Sunday, June 13, 2010

Why does the Big 12 have to die?

I've been pondering this for two weeks and have written about it a several times.  The Senator hit on it yesterday.  Why isn't the Big 12 already figuring out their next move?

The Big 12 doesn't have to die.  Even if Texas, Texas A&M, Texas Tech, Oklahoma, and Oklahoma State follow Colorado and Nebraska out, the remaining schools have two very valuable commodities.  The first is the most obvious to me, the automatic qualifier to a BCS game.  This alone, despite TCU and other's bluster about not wanting to be in a conference with Baylor, is bait enough to get the likes of TCU, Utah and Boise State to the table.  The persistent message from PlayoffPac and the schools of the MWC is the lack of access to the money the BCS brings to a conference.  If you can't beat them, join them. 

I grant the MWC stands a decent or better chance of being granted AQ status when the BCS protocol plays out in two years, but the schools that most likely would float the Mountain West ship up to that level are the very ones that are the best candidates to join a league that guarantees them AQ status.   Missing out on that kind of prestige and money for the sake of getting Baylor back for whatever happened in 1994 seems like an awful high price to pay for whatever that slight was. 

The second is all of the money Nebraska, Colorado, Texas, Texas A&M, Texas Tech, Oklahoma, and Oklahoma State are going to leave the conference during the two years until they leave.  Per the Big 12 bylaws, those leaving forfiet 50% of their revenue to the remaining members.  If you think about those schools, my back of the envelope calculations means those six schools will give about 70 million dollars of shared revenue (based on 2007 numbers) back to the remaining six schools in the transition years.  That would be a very powerful bargaining chip to bring to the table when looking for new schools to join.

Also, the Big 12 bylaws require a 9 school vote to dissolve (technically, a 75% vote to modify the bylaws).  By my count, there are no more than two who have remotely flirted with leaving, provide all of the Big 12 South, except Baylor, leaves.  That leaves four, and thinking about the options facing Mizzu and Baylor, I'm guessing staying with the Big 12 is a much better financial and prestige move than going to Conference USA or the Mountain West. Now that becomes a real bargaining point for the schools leaving.  A vote for allowing teams to join (remember the six remaining will need at least three more votes to agree to add member schools) a reasonable giveback of that revenue.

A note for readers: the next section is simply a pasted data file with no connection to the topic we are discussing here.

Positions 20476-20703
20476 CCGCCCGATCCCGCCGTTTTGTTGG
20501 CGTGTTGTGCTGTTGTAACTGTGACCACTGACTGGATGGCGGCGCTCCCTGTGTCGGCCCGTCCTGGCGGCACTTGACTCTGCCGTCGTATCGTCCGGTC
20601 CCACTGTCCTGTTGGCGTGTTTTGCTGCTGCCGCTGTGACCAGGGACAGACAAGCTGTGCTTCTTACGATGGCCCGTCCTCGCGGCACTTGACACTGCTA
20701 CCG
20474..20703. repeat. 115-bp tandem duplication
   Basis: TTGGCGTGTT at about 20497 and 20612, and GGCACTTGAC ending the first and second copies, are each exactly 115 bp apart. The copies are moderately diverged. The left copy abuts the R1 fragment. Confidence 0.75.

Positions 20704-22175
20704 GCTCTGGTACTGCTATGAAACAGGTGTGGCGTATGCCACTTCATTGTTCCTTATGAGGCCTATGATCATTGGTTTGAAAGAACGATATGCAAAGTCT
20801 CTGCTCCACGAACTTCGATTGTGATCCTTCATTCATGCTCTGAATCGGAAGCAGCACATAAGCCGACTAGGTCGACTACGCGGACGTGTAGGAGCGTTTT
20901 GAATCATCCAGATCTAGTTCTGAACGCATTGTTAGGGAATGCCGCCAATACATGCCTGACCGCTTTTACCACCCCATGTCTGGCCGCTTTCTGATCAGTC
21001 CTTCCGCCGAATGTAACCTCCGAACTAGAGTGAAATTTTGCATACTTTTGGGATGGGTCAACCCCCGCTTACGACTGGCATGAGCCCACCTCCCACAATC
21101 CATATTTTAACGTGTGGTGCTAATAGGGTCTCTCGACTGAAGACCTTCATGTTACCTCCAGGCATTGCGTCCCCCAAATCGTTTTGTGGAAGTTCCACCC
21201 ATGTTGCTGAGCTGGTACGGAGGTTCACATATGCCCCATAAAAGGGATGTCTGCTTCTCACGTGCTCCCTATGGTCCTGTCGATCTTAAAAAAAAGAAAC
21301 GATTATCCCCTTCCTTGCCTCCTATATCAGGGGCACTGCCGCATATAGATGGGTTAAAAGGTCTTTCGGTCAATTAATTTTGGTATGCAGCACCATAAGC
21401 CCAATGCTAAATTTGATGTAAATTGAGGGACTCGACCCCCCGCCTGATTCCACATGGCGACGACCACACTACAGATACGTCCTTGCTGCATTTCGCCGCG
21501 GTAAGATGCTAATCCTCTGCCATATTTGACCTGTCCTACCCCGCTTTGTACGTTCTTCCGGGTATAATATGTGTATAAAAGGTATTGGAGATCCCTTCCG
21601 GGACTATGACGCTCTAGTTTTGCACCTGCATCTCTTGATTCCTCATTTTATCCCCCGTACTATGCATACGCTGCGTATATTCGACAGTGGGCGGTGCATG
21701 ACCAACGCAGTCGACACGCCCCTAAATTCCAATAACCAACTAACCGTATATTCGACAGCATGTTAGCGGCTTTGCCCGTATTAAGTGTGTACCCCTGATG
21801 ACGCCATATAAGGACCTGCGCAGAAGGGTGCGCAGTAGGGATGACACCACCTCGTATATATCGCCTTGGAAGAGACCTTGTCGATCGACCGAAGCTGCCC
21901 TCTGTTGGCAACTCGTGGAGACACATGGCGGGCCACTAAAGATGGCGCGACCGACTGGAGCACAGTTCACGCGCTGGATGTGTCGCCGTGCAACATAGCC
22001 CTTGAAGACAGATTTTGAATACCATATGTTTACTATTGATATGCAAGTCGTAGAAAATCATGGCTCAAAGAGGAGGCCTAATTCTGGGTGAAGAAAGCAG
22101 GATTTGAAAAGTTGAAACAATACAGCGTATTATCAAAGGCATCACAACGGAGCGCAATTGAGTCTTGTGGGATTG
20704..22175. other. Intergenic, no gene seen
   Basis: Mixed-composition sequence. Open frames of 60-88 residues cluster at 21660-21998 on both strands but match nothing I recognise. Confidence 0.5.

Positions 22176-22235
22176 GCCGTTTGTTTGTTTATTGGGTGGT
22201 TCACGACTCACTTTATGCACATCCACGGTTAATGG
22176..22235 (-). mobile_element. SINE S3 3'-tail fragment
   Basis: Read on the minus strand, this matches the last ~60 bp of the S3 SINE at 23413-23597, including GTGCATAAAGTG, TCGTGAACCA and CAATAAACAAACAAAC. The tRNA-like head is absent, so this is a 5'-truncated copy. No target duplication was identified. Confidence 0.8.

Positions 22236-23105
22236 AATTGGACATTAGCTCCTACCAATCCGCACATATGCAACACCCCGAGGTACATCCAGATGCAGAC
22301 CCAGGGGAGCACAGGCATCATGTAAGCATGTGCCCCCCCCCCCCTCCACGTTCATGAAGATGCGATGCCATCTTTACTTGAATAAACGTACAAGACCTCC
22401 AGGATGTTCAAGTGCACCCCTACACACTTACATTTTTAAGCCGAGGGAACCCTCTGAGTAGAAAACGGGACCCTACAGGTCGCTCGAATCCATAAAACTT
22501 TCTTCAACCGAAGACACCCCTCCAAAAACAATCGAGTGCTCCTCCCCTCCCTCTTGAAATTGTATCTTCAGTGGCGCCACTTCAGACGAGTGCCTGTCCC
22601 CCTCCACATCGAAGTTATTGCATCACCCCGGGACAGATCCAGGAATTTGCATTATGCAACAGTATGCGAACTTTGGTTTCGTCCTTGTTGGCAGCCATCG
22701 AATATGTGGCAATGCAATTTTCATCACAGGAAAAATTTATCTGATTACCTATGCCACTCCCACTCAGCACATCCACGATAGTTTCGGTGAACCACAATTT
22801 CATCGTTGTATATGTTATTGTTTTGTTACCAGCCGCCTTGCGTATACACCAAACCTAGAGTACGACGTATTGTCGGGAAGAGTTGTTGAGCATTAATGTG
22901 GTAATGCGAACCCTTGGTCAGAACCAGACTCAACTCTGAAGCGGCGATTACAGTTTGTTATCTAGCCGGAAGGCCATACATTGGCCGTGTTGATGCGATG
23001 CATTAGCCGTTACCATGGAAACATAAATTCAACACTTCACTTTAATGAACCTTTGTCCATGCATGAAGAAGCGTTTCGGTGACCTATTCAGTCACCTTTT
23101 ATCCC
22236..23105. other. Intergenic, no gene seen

I also thought about Memphis.  I wonder what the FedEx money Fred Smith has put on the table makes a difference when you go looking at possible teams the Big 12 might look for?

It is clear to me that I don't understand what is going on (and if you have read the blog, it is clear to you that I don't understand).  It still looks like all of the Texas schools except Baylor will leave the Big 12, along with Oklahoma and Okie State.  What scenario has Oklahoma in the SEC?  What about Texas A&M to the SEC?  Does Texas consider the SEC?  Will Texas only leave for the Pac-10?  Who does the SEC go after if any one team from the Big 12 joins?  

As an aside, if the Big 12 does die, then the automatic bids to the NCAA basketball tourney are now 30. As a Georgia fan, this gives Georgia Tech more shots to get in the basketball tourney if there was that extra at large spot.  I'm just saying.

Finally, I cannot understand why Dan Beebe is being so passive about this.  Perhaps his other members have decided that they don't want the conference to continue.  I can't imagine that scenario, but like I said, I just don't understand.  Either he has something up his sleeve or he makes Dan Radakovich look proactive and forward thinking.

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